Leprosy drug may help fight Covid-19


IN an effort to combat SARS-CoV-2, and with the rise of other coronaviruses likely, experts are looking for existing drugs that can fight these infections.

A leprosy drug called clofazimine has shown promise against SARS-CoV-2 in hamsters.
Clofazimine blocks the ability of SARS-CoV-2 to enter cells and replicate via RNA.

The drug has also shown promise against Middle East respiratory syndrome (MERS) in laboratory experiments.

SARS-CoV-2, which is the virus that causes Covid-19, is not the only zoonotic coronavirus. In fact, it is the third to have emerged since the turn of the century.

It was preceded by severe respiratory syndrome (SARS) in 2003 and MERS in 2012.

There are likely to be more coronaviruses if the recent past is any indication. However, there are not currently many drugs that can effectively combat them.

Researchers have been racing to identify existing drugs that may be of use in this fight, with one team last year identifying 21 existing drugs as showing promise.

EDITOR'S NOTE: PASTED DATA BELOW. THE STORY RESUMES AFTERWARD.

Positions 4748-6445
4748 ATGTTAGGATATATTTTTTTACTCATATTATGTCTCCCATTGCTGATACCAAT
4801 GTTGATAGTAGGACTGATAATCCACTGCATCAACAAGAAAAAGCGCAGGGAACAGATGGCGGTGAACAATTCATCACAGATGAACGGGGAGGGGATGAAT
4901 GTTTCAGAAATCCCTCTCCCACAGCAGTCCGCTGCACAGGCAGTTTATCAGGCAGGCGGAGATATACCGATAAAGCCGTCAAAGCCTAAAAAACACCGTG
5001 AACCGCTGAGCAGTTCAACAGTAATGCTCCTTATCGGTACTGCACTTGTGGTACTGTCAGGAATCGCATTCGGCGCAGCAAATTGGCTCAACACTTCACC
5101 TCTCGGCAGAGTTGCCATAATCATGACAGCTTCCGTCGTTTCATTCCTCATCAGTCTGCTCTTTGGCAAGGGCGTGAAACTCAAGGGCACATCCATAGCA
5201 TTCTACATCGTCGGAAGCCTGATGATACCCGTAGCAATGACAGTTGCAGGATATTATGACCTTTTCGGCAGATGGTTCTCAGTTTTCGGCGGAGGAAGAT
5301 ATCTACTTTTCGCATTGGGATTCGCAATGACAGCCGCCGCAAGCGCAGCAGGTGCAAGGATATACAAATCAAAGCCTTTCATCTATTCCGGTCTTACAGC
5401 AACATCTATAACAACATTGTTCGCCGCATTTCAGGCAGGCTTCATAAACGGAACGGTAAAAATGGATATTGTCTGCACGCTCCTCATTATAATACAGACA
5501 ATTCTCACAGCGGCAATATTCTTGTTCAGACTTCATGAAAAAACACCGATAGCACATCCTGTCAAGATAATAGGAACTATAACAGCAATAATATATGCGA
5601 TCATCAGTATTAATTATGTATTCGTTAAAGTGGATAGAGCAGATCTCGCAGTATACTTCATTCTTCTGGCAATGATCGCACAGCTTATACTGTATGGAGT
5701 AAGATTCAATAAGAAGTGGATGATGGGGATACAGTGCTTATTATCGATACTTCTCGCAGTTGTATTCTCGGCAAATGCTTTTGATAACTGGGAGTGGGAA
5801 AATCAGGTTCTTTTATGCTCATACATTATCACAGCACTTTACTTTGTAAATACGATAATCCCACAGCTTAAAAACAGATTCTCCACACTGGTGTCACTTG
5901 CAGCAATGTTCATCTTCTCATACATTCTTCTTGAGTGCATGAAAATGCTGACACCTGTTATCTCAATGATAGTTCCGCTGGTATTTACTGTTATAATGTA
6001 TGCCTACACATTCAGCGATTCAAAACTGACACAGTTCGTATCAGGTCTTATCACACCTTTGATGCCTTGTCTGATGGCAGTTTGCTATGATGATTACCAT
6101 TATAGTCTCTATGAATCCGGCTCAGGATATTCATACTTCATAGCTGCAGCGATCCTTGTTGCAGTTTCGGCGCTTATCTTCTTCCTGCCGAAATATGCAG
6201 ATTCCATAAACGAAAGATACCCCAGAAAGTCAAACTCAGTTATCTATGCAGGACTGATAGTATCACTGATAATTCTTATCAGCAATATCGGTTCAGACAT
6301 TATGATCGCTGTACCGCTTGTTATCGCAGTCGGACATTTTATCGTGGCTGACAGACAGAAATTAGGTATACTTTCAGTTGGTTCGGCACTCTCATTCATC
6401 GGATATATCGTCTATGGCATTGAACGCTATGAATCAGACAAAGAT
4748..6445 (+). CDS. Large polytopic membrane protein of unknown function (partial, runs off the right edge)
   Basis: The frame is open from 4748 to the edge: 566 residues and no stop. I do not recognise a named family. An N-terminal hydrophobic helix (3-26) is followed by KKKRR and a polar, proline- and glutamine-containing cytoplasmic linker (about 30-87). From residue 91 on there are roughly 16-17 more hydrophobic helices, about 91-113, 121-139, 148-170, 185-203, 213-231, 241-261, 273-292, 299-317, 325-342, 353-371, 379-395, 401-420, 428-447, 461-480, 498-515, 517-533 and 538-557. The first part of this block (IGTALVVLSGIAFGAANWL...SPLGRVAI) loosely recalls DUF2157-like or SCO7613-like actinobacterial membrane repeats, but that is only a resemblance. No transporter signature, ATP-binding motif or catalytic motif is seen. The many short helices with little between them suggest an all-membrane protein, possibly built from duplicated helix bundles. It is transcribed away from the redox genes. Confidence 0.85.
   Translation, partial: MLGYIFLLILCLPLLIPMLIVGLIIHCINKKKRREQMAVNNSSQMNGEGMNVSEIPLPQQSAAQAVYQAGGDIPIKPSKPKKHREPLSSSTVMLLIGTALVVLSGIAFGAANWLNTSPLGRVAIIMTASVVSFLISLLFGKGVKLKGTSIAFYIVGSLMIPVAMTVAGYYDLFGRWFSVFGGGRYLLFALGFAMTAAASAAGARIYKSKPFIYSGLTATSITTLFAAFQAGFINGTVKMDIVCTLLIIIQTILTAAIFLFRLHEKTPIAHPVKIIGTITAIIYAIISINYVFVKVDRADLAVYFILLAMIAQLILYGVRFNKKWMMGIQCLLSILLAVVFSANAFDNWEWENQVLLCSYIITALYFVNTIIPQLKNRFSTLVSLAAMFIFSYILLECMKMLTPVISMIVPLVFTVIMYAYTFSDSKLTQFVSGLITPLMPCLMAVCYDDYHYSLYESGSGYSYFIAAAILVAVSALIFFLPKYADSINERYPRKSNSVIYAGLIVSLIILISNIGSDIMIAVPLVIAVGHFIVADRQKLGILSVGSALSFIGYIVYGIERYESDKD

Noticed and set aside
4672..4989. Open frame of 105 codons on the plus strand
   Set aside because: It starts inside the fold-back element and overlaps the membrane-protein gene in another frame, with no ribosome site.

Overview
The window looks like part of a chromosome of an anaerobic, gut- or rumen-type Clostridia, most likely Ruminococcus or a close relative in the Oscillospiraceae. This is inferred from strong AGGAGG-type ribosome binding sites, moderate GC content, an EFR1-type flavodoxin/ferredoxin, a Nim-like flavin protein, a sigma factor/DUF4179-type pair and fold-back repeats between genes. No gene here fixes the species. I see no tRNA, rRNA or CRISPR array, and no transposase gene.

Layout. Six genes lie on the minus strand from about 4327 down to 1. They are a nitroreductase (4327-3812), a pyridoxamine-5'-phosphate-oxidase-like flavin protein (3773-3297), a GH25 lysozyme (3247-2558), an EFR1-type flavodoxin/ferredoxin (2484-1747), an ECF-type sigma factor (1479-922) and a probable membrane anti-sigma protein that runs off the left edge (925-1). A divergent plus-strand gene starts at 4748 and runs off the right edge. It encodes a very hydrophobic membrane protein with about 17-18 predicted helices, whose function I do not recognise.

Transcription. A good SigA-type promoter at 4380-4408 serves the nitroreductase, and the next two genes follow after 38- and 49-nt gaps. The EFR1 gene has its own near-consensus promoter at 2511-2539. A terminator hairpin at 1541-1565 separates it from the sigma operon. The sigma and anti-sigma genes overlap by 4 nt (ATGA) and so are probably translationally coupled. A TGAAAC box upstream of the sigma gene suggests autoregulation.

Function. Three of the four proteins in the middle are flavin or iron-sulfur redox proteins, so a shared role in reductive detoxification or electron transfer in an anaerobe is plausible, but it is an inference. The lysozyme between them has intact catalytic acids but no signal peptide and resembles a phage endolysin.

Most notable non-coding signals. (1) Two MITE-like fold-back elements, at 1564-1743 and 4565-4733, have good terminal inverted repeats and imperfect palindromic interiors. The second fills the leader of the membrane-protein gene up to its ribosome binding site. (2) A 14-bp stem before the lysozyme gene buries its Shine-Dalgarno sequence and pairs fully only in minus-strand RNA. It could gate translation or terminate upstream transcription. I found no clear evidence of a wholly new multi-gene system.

Among these was a leprosy drug called clofazimine, which has proven effective against both SARS and MERS in laboratory experiments.

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A new study from researchers at Sanford Burnham Prebys Medical Discovery Institute in San Diego, CA, and the University of Hong Kong in Pok Fu Lam suggests that it may also be useful in treating Covid-19.

Clofazimine exhibits antiviral properties against SARS-CoV-2 and limits the extreme inflammatory response that commonly occurs with Covid-19.

The study has undergone peer review and will soon appear in edited form in the journal Nature.

A drug that is well-known and safe If researchers confirm clofazimine’s efficacy, experts could immediately deploy the drug against SARS-CoV-2 and Covid-19.

The Food and Drug Administration (FDA) have already approved it for use against leprosy, and it is on the World Health Organization (WHO)’s Model List of Essential Medicines.